The Cons: Would I Recommend Going to Uni?

It’s safe to say that not everything about university is sunshine and rainbows, smiles and laughter, success and socialising. This post is one of two where I explore the pros and cons I found during my time at university, and whether I think it was all worth it. My aim isn’t to dissuade anyone from going to university, but more to reveal the not-so-great parts that other people tend to skate over.

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The Workload Can Be Intense

There’s often a bit of a perception floating around that university is like a part-time occupation – not too stressful, you’ve got loads of free time, no boss breathing down your neck, so what is there to be worrying about? And while I personally found first year easy enough to manage, I’ve always described my second year as hitting like a ton of bricks. For ten out of twelve weeks in the first semester I had deadline after deadline; I spent the weekends doing seminar prep and catching up, and the weeks tackling deadlines. The above photo is of the Easter reading I had to make my way through in second semester of second year. Three weeks to get through ten history textbooks, eleven history readings (none of which were short), and an entire fiction story written in Middle English, alongside another essay deadline requiring research, planning and writing. And that was supposed to be the “break” for the semester.

Of course, not every degree will require the same amount of time spent hunched over books, massaging an aching hand from too much handwriting/typing, and trying to remember what format your references should be in, but there’s a safe bet that at least every now and again you’ll find yourself feeling a little overwhelmed. Which is normal! But it’s definitely something to prepare yourself for. It can be far easier than you think to burn yourself out or find that stress about the work interferes with your sleep.

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The Living Situation Can Be Far From Ideal

Certainly in your first year you are likely to end up living with a variety of people you’ve never met before, so the chances of you all instantly bonding and becoming the best of friends are… fairly slim. That’s not to say you definitely won’t get on – plenty of students continue to live with their first year flatmates out of choice. However, don’t go into it expecting to never have any issues, even in subsequent years. Out of four flatmates in my first year, we never saw one, another refused to quit smoking in their room despite complaints and setting the fire alarm off, and a third always left grease all over the cooker top.

In addition, you’ll be dealing with more than simply flatmates – I know I had issues with my accommodation providers each and every year. Broken showers, blocked drains, broken gates, ants, maggots, broken vacuum cleaners, chasing after contracts… You name it, I’ve probably had to deal with it. As far as some issues go, like broken showers, it should be fairly simple: you notify your accommodation provider/landlord, and they get it fixed. Problems in that area arise when you have to keep reporting the same issue because they aren’t fixing it. You learn to deal with it, you learn to stop taking excuses and fight for your rights as tenants, but it is exhausting. Some landlords believe that because you’re students, you won’t fight them because you don’t know how, or you don’t know your rights. Just stick to your guns and, if you know someone with more experience, ask them for advice.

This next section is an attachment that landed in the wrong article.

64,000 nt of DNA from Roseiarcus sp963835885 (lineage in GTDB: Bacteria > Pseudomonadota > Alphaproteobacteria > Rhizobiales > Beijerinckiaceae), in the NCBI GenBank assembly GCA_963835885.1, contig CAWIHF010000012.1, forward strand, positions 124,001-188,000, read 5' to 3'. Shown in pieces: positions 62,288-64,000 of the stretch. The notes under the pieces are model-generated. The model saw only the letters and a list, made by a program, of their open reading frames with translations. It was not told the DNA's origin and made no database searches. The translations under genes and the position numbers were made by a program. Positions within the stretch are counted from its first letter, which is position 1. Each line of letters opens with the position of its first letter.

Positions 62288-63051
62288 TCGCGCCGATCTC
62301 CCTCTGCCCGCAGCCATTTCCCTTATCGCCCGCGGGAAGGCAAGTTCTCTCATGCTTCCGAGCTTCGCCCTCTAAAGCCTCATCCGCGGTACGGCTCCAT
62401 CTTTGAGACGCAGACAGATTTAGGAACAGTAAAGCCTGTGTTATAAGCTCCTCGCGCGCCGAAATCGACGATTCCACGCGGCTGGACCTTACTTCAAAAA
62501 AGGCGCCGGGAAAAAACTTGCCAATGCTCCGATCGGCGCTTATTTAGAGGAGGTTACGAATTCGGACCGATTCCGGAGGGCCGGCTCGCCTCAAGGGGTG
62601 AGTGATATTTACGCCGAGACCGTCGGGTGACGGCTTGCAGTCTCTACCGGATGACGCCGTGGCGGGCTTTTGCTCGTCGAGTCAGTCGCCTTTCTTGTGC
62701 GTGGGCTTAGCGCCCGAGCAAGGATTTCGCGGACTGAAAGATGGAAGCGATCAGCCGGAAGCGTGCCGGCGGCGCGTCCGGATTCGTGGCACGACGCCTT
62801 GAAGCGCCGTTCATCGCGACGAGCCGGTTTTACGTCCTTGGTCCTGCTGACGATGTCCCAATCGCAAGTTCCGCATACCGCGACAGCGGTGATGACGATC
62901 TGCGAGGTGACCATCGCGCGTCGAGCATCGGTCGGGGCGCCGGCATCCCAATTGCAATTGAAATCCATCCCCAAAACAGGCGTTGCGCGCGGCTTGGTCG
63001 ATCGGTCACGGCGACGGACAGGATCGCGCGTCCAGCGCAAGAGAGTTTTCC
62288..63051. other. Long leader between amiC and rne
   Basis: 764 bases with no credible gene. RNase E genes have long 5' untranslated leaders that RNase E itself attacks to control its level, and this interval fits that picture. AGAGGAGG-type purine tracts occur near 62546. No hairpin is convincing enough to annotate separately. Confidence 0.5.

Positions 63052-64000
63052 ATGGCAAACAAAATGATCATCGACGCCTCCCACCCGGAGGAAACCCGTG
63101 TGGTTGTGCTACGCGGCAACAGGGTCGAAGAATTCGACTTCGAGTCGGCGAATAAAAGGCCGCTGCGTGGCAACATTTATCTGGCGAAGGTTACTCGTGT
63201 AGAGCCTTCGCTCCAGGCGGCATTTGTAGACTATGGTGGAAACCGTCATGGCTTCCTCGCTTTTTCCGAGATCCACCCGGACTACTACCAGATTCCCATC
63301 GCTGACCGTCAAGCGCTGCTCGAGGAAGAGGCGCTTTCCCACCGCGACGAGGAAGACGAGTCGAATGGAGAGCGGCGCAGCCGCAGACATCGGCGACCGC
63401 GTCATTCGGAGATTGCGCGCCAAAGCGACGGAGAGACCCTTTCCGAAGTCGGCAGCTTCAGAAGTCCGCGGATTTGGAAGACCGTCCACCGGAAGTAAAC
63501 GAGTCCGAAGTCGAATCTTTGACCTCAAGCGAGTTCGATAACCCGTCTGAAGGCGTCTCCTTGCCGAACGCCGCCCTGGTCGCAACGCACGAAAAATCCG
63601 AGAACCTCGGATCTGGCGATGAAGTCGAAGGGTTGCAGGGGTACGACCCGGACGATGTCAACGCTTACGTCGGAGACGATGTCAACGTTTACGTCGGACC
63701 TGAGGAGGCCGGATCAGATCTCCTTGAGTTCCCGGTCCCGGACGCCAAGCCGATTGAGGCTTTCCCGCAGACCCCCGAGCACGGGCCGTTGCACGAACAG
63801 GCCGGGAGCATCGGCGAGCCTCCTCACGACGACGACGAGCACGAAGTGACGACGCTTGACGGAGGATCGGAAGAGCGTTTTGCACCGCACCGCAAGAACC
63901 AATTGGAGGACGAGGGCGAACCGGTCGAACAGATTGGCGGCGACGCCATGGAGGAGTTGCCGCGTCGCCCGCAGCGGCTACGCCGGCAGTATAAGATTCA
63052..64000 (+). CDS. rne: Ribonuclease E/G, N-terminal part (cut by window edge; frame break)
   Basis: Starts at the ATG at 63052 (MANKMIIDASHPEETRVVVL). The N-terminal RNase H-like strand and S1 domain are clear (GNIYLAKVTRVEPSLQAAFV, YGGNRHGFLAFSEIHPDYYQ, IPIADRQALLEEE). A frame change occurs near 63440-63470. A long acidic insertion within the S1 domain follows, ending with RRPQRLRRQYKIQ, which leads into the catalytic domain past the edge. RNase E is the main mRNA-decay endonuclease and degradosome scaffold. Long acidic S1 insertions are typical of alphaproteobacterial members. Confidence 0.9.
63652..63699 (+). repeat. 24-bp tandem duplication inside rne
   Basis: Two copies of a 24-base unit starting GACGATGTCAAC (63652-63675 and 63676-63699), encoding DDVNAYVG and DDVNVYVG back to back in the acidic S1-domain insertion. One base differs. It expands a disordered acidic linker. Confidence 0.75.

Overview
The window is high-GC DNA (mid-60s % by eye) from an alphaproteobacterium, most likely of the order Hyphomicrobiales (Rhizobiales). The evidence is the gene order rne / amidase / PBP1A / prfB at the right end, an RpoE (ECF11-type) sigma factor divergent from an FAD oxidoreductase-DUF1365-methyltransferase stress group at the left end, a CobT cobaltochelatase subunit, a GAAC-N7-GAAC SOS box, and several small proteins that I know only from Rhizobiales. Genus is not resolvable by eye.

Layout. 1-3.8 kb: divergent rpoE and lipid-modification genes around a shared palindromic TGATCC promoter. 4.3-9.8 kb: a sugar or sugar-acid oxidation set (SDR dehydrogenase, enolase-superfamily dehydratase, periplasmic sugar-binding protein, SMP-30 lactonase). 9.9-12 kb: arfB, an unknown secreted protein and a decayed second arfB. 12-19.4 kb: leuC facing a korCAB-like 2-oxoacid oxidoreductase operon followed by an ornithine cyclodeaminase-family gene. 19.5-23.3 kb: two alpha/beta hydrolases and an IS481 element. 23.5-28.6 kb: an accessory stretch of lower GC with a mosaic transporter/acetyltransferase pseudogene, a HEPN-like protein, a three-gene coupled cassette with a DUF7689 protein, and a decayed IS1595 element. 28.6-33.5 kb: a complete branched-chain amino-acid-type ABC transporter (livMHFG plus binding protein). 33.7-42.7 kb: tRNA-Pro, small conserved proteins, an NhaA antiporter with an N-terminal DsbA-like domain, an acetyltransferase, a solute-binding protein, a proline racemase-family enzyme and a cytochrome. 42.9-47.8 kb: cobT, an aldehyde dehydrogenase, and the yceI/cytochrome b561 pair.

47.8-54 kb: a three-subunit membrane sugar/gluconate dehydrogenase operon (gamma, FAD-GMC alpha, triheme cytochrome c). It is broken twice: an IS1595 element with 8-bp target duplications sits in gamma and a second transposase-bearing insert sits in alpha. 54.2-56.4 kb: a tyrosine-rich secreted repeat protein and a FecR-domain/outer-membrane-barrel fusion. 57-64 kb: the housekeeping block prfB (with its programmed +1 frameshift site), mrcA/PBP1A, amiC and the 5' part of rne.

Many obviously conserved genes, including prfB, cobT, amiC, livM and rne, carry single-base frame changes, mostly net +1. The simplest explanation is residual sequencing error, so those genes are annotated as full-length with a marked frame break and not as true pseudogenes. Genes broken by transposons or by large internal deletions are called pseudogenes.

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This was because of a light we couldn’t replace ourselves. We also dealt with a month of cold showers in the previous house…

It’s Easy to Feel Alone

Living far from home, far from your friends, in a new place – or even after you’ve lived there a while – can feel lonely. A fact that’ll be true regardless of whether you’re at university or not, but worth mentioning nonetheless. It can also feel worse because if, like I did, you have very minimal scheduled hours for your course, it’s easy to spend too much time alone.

If you join societies but they turn out to be pretty inactive, or they only do something on times you can’t attend, it can be frustrating as societies are a primary mode of student socialisation. Another obstacle can be whether you drink or not; I don’t drink for personal and medical reasons, and I’m not interested in clubbing. I tried it, it’s not for me. While there’s nothing wrong with that in itself, it can go against the grain at university. If you’re the same, it might mean you have to put a little more effort into ensuring you see people outside of an academic environment.

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Life Doesn’t Stop Because You’re at University

A big thing to realise is that while you’re away at university, the rest of your life doesn’t just… pause. University can feel all-encompassing, but if you’ve left home it can also feel like a double life. There may be people you know back home having problems, or having celebrations, and you can’t be with them because you can’t get away – whether you have too much on your plate, or simply because to leave on short notice is too expensive and you can’t afford it. You might end up missing out on things, like if you’re family is going on holiday and you want to go with them but can’t because you’ve got exams.

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So, Overall?

The purpose of this post and the last one was to reveal both sides of the coin about university. For years I’ve felt like people tend to focus only on the highs, and leave others to discover the lows for themselves. But I think it’s fair to show the negatives, and to acknowledge them rather than brush them under the carpet.

Looking back at my time in Liverpool, I’ll never regret that I did it. Going to university was a dream I had from a very young age and one I worked extremely hard for years to make a reality. It was exhilarating, scary, amazing, and stressful all at once. But I think, if I were to go back to 2015 and decide whether to apply or not, there’s no question I’d do it again. Some of the things that help us grow the most in life are the ones that are difficult and that require us to navigate stages of life we’ve not experienced before. Because mostly that’s what it all comes down to – you’ll experience highs and lows in all walks of life, you’ll find opportunities wherever you go, and also disappointments.